Building automation – impact on energy efficiency - Siemens ...

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Building automation – impact on energy efficiency - Siemens ...

AUTOMATIC CONTROL

3 COOLING CONTROL BT Reason for energy savings

3.2 Emission control for TABS 5

0 No automatic control: Of the room temperature The highest supply output is continuously delivered to the

TABS, resulting in the emission of unnecessary cooling

energy under part load conditions.

1 Central automatic control

The central automatic control for a TABS zone (which comprises

all rooms which get the same supply water temperature)

typically is a supply water temperature control loop

whose set-point is dependant on the filtered outside temperature,

e.g. the average of the previous 24 hours.

2 Advanced central automatic control:

This is an automatic control of the TABS zone that fulfils the

following conditions:

– If the TABS is used only for cooling: The central automatic

control is designed and tuned to achieve an optimal

self-regulating of the room temperature within the

required comfort range (specified by the room temperature

cooling set-point). "Optimal" means that the

room temperatures of all rooms of the TABS zone remain

during operation periods in the comfort range, to

meet comfort requirements, but also is as high as possible

to reduce the energy demand for cooling.

– If the TABS is used for heating and cooling: The central

automatic control is designed and tuned to

achieve an optimal self-regulating of the room temperature

within the required comfort range (specified

by room temperature heating and cooling set-points).

"Optimal" means that the room temperatures of all

rooms of the TABS zone remain during operation periods

in the comfort range, to meet comfort requirements,

but also uses as far as possible the full range

to reduce the energy demand for heating and cooling.

– If the TABS is used for heating and cooling: the automatic

switching between heating and cooling is not

done only dependent on the outside temperature, but

also taking at least indirectly the heat gains (internal

and solar) into account.

3 Advanced central automatic control with intermittent operation

and/or room temperature feedback control:

a) a) Advanced central automatic control with intermittent

operation. This is an advanced central automatic

control according to 2 with the following supplement:

The pump is switched off regularly to save electrical

energy, either with a fast frequency - typically 6 hours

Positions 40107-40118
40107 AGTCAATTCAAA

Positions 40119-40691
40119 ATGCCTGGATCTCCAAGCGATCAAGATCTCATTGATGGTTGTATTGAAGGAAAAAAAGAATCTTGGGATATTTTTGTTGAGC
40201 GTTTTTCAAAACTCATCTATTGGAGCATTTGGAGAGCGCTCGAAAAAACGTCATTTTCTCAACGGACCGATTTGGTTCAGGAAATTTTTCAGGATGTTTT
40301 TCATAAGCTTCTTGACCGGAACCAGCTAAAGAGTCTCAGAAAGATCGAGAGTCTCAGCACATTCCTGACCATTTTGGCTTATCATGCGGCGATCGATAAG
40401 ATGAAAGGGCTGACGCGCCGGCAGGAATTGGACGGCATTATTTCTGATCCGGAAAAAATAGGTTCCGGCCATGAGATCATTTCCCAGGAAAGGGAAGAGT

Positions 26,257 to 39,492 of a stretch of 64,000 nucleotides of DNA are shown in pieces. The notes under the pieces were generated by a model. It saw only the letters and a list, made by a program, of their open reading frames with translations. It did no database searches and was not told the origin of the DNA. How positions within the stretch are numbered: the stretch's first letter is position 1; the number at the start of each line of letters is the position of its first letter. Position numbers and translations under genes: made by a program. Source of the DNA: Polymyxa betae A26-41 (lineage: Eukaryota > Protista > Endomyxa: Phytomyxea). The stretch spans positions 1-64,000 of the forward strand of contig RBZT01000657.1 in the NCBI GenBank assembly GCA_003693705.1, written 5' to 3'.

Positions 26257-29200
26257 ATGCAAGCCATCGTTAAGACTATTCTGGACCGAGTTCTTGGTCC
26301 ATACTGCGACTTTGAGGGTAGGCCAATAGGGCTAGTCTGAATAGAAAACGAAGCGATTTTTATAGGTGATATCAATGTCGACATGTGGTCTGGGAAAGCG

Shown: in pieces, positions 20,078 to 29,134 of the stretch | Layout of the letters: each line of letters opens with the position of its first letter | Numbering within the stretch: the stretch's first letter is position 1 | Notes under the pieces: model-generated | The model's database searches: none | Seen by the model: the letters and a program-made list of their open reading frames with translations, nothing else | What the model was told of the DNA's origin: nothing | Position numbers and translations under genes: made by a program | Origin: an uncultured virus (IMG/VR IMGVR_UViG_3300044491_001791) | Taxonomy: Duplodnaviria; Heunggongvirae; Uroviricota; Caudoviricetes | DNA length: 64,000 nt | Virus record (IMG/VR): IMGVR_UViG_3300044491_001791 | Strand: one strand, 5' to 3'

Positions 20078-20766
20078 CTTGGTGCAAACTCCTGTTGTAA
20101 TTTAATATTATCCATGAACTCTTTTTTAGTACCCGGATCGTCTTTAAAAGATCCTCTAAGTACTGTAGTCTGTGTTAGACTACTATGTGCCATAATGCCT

on/off cycle time - or with a slow frequency,

corresponding to 24 hours on/off cycle time. If the

TABS is used for cooling, intermittent operation with

24 hours on/off cycle time can also be used to reject

the heat to the outside air if the outside air is cold.

b) b) Advanced central automatic control with room

temperature feedback control. This is an advanced

central automatic control according to 2 with the

following supplement: The supply water temperature

set-point is corrected by the output of a room

temperature feedback controller, to adapt the set-point

to non-predictable day-to-day variation of the heat

gain. Since TABS react slowly, only day-to-day room

temperature correction is applied, an instant correction

cannot be achieved with TABS. The room temperature

that is fed back is the temperature of a reference room

or another temperature representative for the zone.

Advanced central automatic control with intermittent

operation and room temperature feedback control

6 Supply output is controlled depending on the outside

temperature, for example (corresponding to the probable

heat demand of the consumers). Energy losses under

part load conditions are reduced, but no advantage can

be taken of individual heat gains in the rooms.

7 Supply output is controlled depending on the outdoor

temperature (corresponding to the probable heat demand

of the consumers).

Taking advantage of self-regulating effects during operating

times fulfills comfort requirements in all the rooms and

reduces refrigeration demand as much as possible.

Using different setpoints for heating and cooling (e.g.

through the use of a setpoint range for the flow temperature)

can prevent unnecessary overheating or undercooling.

Additional energy can be saved by compensating for

known heat gains in the building (e.g. by adjusting the

flow temperatures over the weekend in office buildings –

if there are no internal heat gains).

Within a specified outside temperature range (transition

period), the changeover between heating and cooling occurs

(indirectly) based on heat gains in the building. This

may enhance comfort and automate operation (no need

for the operator to manually change over).

a) Even more electricity can be saved through the

pump cycling. In addition, the switch-on phases can

be executed in some cases if energy efficiency can

be gained or at times when energy is available at

lower rates (e.g. cooling at night at lower outside

temperatures or at lower electricity rates).

b) Heat gains can be used to save energy through the

use of room temperature control in a reference room

by readjusting the flow temperature setpoint. Room

temperature control automates the compensation of

additional or missing heat gains if required corrects

incorrectly set weather-compensated control in a restricted

range.

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